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Method for Equalizing Chip Power Flow

IP.com Disclosure Number: IPCOM000060667D
Original Publication Date: 1986-Apr-01
Included in the Prior Art Database: 2005-Mar-09
Document File: 1 page(s) / 12K

Publishing Venue

IBM

Related People

Erdelyi, CK: AUTHOR

Abstract

The number of temperature excursions experienced by a CMOS chip is greatly reduced by incorporating on-chip resistive dummy loads which are used when the chip is in an inactive state. By this means, extended life of reliable chip-to-next wiring level interconnection metallurgy is realized.

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Method for Equalizing Chip Power Flow

The number of temperature excursions experienced by a CMOS chip is greatly reduced by incorporating on-chip resistive dummy loads which are used when the chip is in an inactive state. By this means, extended life of reliable chip-to-next wiring level interconnection metallurgy is realized.

The functional diagram shown in the figure is incorporated on each CMOS chip. All elements are on-chip with the exception of capacitors C1 through Cn which are connected to the chip circuits via pads P1 through Pn. 0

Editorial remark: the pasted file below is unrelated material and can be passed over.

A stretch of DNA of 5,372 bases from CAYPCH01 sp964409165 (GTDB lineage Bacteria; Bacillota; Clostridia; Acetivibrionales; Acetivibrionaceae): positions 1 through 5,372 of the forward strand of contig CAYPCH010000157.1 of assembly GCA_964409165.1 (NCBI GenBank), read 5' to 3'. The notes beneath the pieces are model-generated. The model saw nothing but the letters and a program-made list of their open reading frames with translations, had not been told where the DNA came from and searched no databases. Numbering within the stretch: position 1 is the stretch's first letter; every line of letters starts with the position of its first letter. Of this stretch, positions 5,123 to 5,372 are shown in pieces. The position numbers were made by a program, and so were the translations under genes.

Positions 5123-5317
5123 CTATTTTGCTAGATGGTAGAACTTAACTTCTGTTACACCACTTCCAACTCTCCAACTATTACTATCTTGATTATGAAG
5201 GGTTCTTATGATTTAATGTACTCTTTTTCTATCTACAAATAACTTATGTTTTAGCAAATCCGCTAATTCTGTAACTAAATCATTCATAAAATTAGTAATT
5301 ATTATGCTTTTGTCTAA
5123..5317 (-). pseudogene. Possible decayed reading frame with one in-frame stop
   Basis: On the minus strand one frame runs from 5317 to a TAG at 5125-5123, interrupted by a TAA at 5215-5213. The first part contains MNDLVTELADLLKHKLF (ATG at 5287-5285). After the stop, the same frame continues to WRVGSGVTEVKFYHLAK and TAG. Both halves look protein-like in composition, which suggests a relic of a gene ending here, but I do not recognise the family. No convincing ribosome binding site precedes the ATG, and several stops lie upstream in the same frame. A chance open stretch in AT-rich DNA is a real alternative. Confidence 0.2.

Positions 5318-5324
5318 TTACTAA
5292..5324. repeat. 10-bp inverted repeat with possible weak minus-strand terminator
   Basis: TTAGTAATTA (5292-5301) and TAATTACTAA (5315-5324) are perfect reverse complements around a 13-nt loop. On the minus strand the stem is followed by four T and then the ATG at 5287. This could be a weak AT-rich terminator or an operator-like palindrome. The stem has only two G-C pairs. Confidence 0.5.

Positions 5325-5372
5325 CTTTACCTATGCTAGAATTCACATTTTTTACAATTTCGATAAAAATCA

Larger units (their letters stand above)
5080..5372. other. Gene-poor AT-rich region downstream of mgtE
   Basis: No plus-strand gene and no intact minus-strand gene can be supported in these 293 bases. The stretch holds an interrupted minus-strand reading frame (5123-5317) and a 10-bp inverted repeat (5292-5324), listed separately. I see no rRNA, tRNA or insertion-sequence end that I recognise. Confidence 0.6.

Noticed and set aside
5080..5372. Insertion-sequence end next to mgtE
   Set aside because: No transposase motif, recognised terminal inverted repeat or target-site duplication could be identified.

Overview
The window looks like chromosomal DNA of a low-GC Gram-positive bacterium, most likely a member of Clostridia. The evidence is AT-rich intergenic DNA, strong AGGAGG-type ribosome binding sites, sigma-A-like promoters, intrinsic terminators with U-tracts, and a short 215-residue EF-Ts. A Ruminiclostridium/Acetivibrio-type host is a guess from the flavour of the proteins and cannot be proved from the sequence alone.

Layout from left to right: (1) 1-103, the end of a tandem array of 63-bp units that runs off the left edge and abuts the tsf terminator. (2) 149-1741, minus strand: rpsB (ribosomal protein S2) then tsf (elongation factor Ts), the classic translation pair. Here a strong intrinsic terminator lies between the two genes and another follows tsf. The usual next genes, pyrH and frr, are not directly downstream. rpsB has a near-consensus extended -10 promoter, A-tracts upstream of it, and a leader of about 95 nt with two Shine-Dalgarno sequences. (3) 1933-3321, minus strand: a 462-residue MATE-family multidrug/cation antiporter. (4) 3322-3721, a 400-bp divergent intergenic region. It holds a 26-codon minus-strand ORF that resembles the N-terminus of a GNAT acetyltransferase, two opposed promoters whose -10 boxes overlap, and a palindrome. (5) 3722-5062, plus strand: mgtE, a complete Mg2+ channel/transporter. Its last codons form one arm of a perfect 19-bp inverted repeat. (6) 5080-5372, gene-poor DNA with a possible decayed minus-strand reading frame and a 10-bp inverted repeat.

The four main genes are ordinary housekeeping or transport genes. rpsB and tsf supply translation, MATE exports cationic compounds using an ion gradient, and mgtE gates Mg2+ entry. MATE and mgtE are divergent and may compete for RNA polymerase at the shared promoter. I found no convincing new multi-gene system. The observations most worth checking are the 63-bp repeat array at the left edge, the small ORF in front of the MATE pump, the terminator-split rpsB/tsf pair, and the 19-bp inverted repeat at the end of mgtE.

The power to the chip is supplied through node VH at a voltage available from a host system, typically 5 volts. The chip circuits are segmented into n groups (CG1 through CGn). A separate current source (J1 through Jn) and filter/decoupling capacitor (C1 through Cn) is connected to each circuit as indicated in the figure. Also, a dummy load (DL1 through DLn) is incorporated as indicated in the figure. The characteristic of each dummy load DLx, like a Zener diode, is such that there is negligible current drawn when a voltage Vx at one of the terminals V1 through Vn drops below a certain value, and there is significant current drawn as the voltage Vx increases above a certain value. When one of the circuits CGx draws as much average current as its associated current source Jx can supply, the voltage drops and the dummy load DLx draws less current. When the circuit CGx draws less current, the voltage Vx rises and more current flow...